Members of a Lexington congregation have filed a lawsuit to block the lead pastor and his wife from spending church money or making any real estate transfers.
Cameron McDonald is accused by two Southern Acres Christian Church members of concentrating power and financial authority among himself, his wife and one other staffer in a series of moves that dissolved a larger governing board, altered the organization’s operating rules and eliminated churchwide approval votes on changes, according to court records.
Most of the other church staff members have been fired by the pastor or have quit, according to a third member.
The lawsuit provides an unusual public view of controversy over the inner workings of a church. It was filed Monday by James Keogh and Chad Martin who were concerned about the direction, financial management and viability of the church, according to court documents.
McDonald’s attorney, Austin Wilkerson, would not comment on the lawsuit. He said McDonald remains with the church. Although criticized repeatedly in the lawsuit, McDonald was praised by a former lead pastor who left the church about 10 years ago.
Nevertheless, Keogh and Martin want the court to throw out McDonald’s revised bylaws and the board McDonald put in place to make decisions about church policy and spending, according to the lawsuit. In addition to McDonald, his wife, Erica, and Pastor Tim Jones are on the board. All three are on the Southern Acres payroll or receive payments from the church, which is a first in the church’s history, according to the lawsuit.
It’s “flagrant self-dealing and conflict of interest,” the lawsuit said.
The board, which consisted of nine people in May of 2016, was reduced to just three members in October of the same year. The 2013 bylaws in place before McDonald changed them required “no fewer than five but no more than nine” members, according to the court documents. The congregation was not allowed to vote on board members.
Because of the rules changes, McDonald cannot be removed without a unanimous vote of the board, excluding the senior pastor and his or her immediate family, the lawsuit said. Consequently, Jones would be the only person who could remove McDonald.
In addition to tossing the current board and bylaws, the congregation members want the court to order a new election of a new board.
McDonald became the lead pastor at Southern Acres in 2006, when he took over for Wally Rendel, who held the position for more than 30 years. Rendel said he presented McDonald to the congregation and it approved him as Rendel’s successor by an overwhelming vote of 400-2.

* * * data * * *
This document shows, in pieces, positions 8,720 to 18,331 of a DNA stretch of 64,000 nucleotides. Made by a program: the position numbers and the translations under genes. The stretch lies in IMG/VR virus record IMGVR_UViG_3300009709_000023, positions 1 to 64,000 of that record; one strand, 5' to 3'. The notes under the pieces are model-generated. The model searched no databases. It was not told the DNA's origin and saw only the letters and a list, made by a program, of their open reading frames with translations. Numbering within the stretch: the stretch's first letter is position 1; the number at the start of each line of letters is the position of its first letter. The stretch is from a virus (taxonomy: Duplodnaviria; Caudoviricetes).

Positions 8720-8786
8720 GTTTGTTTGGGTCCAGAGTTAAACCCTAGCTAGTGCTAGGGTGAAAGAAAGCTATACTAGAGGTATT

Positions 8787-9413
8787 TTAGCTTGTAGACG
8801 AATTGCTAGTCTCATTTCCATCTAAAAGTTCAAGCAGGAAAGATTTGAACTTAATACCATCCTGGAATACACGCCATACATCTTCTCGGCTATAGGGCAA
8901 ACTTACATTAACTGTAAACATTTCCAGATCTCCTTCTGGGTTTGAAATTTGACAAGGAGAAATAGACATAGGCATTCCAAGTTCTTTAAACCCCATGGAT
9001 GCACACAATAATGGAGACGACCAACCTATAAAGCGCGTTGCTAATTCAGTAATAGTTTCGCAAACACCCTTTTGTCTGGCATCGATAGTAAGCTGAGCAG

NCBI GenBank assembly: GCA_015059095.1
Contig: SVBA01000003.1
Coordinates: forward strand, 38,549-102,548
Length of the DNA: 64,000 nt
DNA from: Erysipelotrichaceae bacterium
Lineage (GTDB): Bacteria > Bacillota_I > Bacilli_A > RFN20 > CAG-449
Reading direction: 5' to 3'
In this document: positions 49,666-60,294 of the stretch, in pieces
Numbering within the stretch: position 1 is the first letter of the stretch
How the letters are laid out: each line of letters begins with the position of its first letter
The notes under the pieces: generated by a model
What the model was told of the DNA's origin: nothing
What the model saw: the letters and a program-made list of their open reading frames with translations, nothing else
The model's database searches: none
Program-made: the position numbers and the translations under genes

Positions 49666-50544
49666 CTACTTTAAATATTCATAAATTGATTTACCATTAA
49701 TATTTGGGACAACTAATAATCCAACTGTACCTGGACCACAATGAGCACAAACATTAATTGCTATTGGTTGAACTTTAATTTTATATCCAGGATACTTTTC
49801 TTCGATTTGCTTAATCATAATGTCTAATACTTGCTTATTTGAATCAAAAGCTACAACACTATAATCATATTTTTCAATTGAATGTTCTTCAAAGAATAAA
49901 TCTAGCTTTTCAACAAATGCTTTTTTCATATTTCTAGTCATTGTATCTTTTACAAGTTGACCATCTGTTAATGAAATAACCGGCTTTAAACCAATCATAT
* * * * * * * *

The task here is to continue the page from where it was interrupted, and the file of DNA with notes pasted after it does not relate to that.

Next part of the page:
“Cameron is an excellent communicator, has a very supportive wife and comes from a strong Christian family from his home in Louisville,” Rendel said Wednesday.
In 2006, Southern Acres had a membership of around 1,000, Rendel said. He no longer has any contact with the Lexington church; he is a minister at Jessamine County Christian Church.
Rendel said there were never any lawsuits or legal issues in his tenure at Southern Acres. “No, no, no. Absolutely not,” he said.
Cameron and Erica McDonald have ties to Southeast Christian Church in Louisville, which ranked as the seventh-largest in the nation in 2016, according to a Courier-Journal article. An article on Southeast’s website said Erica grew up at the church and Cameron was a preaching intern there. “Cameron said he owes everything to Southeast,” the article stated.
The friction at Southern Acres escalated Sunday when Lexington police were called to the church for a dispute among parishioners, according to police spokeswoman Brenna Angel. No charges were filed, she said.
One member of the church, Chance Staley, said many attempts were made prior to Sunday to meet as a church body to address issues, but the senior pastor refused.
“Therefore, members of the congregation attempted to inform the rest of the members, however, before anyone was able to speak, an undercover police officer threatened arrest,” Staley said.
A police officer who attends the church was there when arguing started and reported the incident, Angel said.
Church member Debora Zaglul said when McDonald started his sermon Sunday, some parishioners spoke up and said they wanted some answers to questions about church finances. McDonald was not cooperative and some were told to leave.
“I had to be escorted out. I had to explain to my 9-year-old child ... that our church had kicked us out, and that was traumatizing to her,” Zaglul said. “I wasn’t angry, I hadn’t raised my voice.”
After the showdown during the sermon, a group of around 75 congregants met in the lobby and voiced their concerns about the issues, and they were met by uniformed officers who were called to remove them, Staley said. Everyone willingly complied and there was never any sense of physical threat, Staley added.
Only Cameron and Erica McDonald and Jones remain on staff at Southern Acres, as the rest of the staff has either been terminated or has quit, according to Staley.
Stacey Green, who was the church office manager and assistant to the lead pastor, posted to Facebook on Sunday that she had been terminated from her job after she was contacted by a state trooper about the church’s finances.
“I was contacted by a state trooper about the finances & asked if I would cooperate to which I said yes. Immediately after all the locks on the church were changed along with accounts/passwords and I was terminated with no other reason why other than Cameron, Erica & PT (Jones) were “protecting” the church.”
Green said it was the McDonalds and Jones who changed the locks and passwords. The church website still listed Green as office manager and assistant on Wednesday.
Southern Acres, located on Harvard Drive, was chartered in 1972.